Normal cone

For normal cones in real vector spaces, see convex cone.

In algebraic geometry, the normal cone CXY of a subscheme X of a scheme Y is a scheme analogous to the normal bundle or tubular neighborhood in differential geometry.

Definition

The normal cone CXY of an embedding i: X Y, defined by some sheaf of ideals I is defined as the relative Spec When the embedding i is regular the normal cone is the normal bundle, the vector bundle on X corresponding to the dual of the sheaf I/I2.

If X is a point, then the normal cone and the normal bundle to it are also called the tangent cone and the tangent space (Zariski tangent space) to the point. When Y = Spec R is affine, the definition means that the normal cone to X = Spec R/I is the Spec of the associated graded ring of R with respect to I.

If Y is the diagonal X × X and the embedding i is the diagonal embedding, then the normal bundle to X in Y is the tangent bundle to X.

The normal cone (or rather its projective cousin) appears as a result of blow-up. Precisely, let be the blow-up of Y along X. Then, by definition, the exceptional divisor is the pre-image ; which is the projective cone of . Thus, .

The global sections of the normal bundle classify embedded infinitesimal deformations of Y in X; there is a natural bijection between the set of closed subschemes of Y ×k D, flat over the ring D of dual numbers and having X as the special fiber, and H0(X, NX Y).

Deformation to the normal cone

Suppose i: X Y is an embedding. This can be deformed to the embedding of X in the normal cone CXY in the following sense: there is a family of embeddings parameterized by an element t of the projective or affine line, such that if t=0 the embedding is the embedding into the normal cone, and for other t is it isomorphic to the given embedding i. (See #Construction of the deformation to the normal cone below for construction.)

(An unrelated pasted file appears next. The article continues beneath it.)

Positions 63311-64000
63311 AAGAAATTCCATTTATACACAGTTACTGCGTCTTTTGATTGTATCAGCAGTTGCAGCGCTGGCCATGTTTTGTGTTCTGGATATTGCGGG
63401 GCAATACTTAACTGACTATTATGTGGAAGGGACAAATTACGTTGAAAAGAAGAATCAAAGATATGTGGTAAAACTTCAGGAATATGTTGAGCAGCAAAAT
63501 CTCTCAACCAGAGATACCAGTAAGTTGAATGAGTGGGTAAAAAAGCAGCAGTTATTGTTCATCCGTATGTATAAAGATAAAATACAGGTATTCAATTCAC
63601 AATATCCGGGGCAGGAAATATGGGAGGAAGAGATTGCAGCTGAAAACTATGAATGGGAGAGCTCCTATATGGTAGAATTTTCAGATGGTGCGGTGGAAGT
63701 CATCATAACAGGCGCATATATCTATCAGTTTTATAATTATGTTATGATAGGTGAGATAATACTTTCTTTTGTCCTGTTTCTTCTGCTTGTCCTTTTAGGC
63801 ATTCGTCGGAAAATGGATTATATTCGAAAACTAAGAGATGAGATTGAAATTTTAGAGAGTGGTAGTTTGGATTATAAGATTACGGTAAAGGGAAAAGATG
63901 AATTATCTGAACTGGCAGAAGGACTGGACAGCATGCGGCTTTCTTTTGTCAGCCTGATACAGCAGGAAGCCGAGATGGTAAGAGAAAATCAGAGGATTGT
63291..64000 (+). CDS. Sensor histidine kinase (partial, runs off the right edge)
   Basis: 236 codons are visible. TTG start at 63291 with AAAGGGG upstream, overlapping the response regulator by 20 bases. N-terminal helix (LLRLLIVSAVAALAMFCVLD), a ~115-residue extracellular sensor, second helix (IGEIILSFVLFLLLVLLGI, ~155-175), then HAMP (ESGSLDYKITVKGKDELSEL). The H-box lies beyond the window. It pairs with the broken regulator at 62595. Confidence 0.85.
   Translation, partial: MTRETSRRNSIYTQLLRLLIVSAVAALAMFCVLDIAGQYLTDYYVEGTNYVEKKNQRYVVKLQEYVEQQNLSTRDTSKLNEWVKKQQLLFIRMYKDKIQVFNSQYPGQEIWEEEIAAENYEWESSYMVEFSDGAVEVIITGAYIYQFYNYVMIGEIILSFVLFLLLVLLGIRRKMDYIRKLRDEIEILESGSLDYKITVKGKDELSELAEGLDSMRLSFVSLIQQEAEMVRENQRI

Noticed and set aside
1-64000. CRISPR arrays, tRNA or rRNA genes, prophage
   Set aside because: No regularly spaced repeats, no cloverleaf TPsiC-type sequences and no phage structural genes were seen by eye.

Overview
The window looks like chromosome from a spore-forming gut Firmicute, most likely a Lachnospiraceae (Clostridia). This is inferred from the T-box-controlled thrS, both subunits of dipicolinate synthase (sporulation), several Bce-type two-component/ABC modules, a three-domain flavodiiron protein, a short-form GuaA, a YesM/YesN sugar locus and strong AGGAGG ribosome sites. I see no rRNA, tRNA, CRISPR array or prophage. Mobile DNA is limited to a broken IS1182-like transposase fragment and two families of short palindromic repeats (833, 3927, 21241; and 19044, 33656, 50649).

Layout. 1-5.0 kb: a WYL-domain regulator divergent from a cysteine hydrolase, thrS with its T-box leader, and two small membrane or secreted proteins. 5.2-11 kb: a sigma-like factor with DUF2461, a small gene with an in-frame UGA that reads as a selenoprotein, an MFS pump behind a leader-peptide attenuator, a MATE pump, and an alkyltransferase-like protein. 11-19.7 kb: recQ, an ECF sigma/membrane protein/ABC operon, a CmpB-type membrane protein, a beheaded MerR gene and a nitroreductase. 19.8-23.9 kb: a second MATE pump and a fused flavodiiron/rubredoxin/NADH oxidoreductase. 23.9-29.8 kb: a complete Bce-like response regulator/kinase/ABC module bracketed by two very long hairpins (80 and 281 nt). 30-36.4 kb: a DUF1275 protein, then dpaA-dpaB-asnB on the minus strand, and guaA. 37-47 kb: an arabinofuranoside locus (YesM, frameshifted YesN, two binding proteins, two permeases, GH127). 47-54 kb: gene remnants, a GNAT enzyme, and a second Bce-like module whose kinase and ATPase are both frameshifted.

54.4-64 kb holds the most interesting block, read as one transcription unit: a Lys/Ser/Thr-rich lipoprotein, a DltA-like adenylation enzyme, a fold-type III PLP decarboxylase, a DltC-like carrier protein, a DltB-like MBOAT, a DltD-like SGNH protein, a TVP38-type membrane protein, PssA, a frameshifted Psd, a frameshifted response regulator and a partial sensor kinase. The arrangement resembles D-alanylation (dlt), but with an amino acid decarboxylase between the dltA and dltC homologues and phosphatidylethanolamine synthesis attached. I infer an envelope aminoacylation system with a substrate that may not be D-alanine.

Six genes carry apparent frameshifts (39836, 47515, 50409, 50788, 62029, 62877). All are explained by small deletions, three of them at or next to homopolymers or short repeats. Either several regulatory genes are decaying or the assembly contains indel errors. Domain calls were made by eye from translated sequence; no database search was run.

One application of this is to define intersection products in the Chow ring. Suppose that X and V are closed subschemes of Y with intersection W, and we wish to define the intersection product of X and V in the Chow ring of Y. Deformation to the normal cone in this case means that we replace the embeddings of X and W in Y and V by their normal cones CY(X) and CW(V), so that we want to find the product of X and CWV in CXY. This can be much easier: for example, if X is regularly embedded in Y then its normal cone is a vector bundle, so we are reduced to the problem of finding the intersection product of a subscheme CWV of a vector bundle CXY with the zero section X. However this intersection product is just given by applying the Gysin isomorphism to CWV.

Construction of the deformation to the normal cone

The deformation to the normal cone can be constructed by means of blowup. Precisely, let be the blow-up of along . The exceptional divisor is , the projective completion of the normal cone; for the notation used here see cone#Properties. The normal cone is an open subscheme of and is embedded as a zero-section into .

Now, we note:

1. The map , the followed by projection, is flat.
2. There is an induced closed embedding that is a morphism over .
3. M is trivial away from zero; i.e., and restricts to the trivial embedding .
4. as the divisor is the sum where is the blow-up of Y along X and is viewed as an effective Cartier divisor.
5. As divisors and intersect at , where sits at infinity in .

Item 1. is clear (check torsion-free-ness). In general, given , we have . Since is already an effective Cartier divisor on , we get ,

yielding . Item 3. follows from the fact the blowdown map π is an isomorphism away from the center . The last two items are seen from explicit local computation. Now, the last item in the previous paragraph implies that the image of in M does not intersect . Thus, one gets the deformation of i to the zero-section embedding of X into the normal cone.

References

1. Hartshorne, Ch. III, Exercise 9.7.